• In a self-aligned CMOS process, a transistor is formed wherever the gate layer (polysilicon or metal) crosses a diffusion layer.
  • Resistive structures, meandering stripes of varying lengths, form the loads on the circuit. The ratio of the length of the resistive structure to its width, combined with its sheet resistivity determines the resistance.
  • Capacitive structures, in form very much like the parallel conducting plates of a traditional electrical capacitor, are formed according to the area of the "plates", with insulating material between the plates. Owing to limitations in size, only very small capacitances can be created on an IC.
  • More rarely, inductive structures can be built as tiny on-chip coils, or simulated by gyrators.

Since a CMOS device only draws current on the transition between logic states, CMOS devices consume much less current than bipolar devices.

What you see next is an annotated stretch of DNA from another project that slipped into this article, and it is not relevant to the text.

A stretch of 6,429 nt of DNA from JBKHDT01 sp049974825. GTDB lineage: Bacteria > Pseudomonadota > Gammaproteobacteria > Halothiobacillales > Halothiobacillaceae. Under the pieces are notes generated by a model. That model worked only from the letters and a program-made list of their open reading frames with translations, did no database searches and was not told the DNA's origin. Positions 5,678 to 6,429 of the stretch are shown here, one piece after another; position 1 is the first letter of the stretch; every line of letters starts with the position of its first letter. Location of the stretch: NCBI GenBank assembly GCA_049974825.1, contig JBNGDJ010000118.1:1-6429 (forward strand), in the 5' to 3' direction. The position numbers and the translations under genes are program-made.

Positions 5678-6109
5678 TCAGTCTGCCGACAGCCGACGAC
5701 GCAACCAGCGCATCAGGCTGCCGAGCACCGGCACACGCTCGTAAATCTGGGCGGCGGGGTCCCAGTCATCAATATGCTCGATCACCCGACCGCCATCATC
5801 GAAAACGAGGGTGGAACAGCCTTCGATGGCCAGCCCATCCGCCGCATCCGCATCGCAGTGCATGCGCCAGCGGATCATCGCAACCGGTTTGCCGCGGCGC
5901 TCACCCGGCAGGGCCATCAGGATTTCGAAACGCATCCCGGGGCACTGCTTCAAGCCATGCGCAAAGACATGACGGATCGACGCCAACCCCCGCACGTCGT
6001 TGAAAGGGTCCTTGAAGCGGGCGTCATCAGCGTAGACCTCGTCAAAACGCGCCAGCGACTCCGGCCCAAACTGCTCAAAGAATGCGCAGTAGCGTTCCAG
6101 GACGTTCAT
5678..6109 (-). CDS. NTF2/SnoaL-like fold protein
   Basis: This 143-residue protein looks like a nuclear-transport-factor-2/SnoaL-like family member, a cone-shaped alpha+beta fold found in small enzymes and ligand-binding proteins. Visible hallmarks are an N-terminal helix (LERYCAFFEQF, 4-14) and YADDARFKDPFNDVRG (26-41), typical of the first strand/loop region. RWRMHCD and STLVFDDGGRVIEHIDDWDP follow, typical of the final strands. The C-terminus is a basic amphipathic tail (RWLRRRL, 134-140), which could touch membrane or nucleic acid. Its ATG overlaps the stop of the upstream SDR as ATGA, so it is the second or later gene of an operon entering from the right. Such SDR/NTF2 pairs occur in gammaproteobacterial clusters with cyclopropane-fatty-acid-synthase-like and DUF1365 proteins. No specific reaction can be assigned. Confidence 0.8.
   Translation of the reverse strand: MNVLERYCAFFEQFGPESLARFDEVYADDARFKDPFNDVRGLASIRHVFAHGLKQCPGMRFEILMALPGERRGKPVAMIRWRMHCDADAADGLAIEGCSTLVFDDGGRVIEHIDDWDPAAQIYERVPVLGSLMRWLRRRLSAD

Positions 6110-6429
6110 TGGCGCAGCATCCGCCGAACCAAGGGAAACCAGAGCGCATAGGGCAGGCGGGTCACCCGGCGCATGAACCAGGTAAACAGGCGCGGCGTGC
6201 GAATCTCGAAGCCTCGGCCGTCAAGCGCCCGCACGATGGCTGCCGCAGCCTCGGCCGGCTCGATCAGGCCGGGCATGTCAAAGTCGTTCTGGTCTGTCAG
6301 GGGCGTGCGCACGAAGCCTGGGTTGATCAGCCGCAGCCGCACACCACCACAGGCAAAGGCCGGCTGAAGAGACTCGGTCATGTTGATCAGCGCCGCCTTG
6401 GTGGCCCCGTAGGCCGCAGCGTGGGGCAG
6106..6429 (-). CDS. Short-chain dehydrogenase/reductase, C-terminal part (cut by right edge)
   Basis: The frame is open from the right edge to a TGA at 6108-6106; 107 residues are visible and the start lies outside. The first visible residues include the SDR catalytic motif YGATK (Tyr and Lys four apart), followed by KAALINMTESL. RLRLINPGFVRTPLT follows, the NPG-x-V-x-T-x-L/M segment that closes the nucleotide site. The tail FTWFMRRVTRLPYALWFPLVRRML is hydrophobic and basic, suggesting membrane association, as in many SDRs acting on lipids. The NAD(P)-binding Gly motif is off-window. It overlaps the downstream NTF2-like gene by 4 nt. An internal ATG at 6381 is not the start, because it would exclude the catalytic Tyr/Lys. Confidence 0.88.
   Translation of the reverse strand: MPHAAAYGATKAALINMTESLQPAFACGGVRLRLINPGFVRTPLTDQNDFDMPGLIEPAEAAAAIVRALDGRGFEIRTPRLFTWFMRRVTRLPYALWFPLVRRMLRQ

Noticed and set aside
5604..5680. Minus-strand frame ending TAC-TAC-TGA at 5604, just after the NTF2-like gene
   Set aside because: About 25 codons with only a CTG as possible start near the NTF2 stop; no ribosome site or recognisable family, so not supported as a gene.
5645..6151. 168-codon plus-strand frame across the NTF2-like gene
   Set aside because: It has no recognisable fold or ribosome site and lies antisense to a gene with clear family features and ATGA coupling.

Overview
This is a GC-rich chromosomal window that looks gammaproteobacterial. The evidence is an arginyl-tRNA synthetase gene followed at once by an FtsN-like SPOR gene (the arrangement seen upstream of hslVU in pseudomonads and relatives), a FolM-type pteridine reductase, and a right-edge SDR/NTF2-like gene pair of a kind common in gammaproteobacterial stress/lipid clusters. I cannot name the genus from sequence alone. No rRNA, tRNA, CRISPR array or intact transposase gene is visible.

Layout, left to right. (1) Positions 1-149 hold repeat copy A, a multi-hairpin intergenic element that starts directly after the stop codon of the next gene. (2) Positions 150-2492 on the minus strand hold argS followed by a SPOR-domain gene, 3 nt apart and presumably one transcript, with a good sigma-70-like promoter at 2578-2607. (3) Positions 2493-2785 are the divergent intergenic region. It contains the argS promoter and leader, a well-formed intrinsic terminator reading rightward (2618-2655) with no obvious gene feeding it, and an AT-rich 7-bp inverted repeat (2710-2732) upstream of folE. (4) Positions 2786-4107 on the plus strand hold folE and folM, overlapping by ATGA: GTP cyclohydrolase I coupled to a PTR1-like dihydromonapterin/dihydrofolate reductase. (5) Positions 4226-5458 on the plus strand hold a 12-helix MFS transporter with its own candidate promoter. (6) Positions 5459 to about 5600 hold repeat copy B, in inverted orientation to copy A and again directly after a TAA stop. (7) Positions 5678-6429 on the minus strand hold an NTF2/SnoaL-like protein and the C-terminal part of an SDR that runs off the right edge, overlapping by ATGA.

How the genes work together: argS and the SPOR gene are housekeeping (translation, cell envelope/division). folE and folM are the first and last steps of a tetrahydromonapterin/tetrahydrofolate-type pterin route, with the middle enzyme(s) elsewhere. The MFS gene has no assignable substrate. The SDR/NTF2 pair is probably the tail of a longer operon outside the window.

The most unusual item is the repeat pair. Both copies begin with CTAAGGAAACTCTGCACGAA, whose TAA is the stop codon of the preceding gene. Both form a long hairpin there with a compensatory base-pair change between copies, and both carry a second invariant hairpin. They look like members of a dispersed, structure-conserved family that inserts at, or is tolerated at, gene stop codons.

A random access memory is the most regular type of integrated circuit; the highest density devices are thus memories; but even a microprocessor will have memory on the chip. (See the regular array structure at the bottom of the first image.) Although the structures are intricate – with widths which have been shrinking for decades – the layers remain much thinner than the device widths. The layers of material are fabricated much like a photographic process, although light waves in the visible spectrum cannot be used to "expose" a layer of material, as they would be too large for the features. Thus photons of higher frequencies (typically ultraviolet) are used to create the patterns for each layer. Because each feature is so small, electron microscopes are essential tools for a process engineer who might be debugging a fabrication process.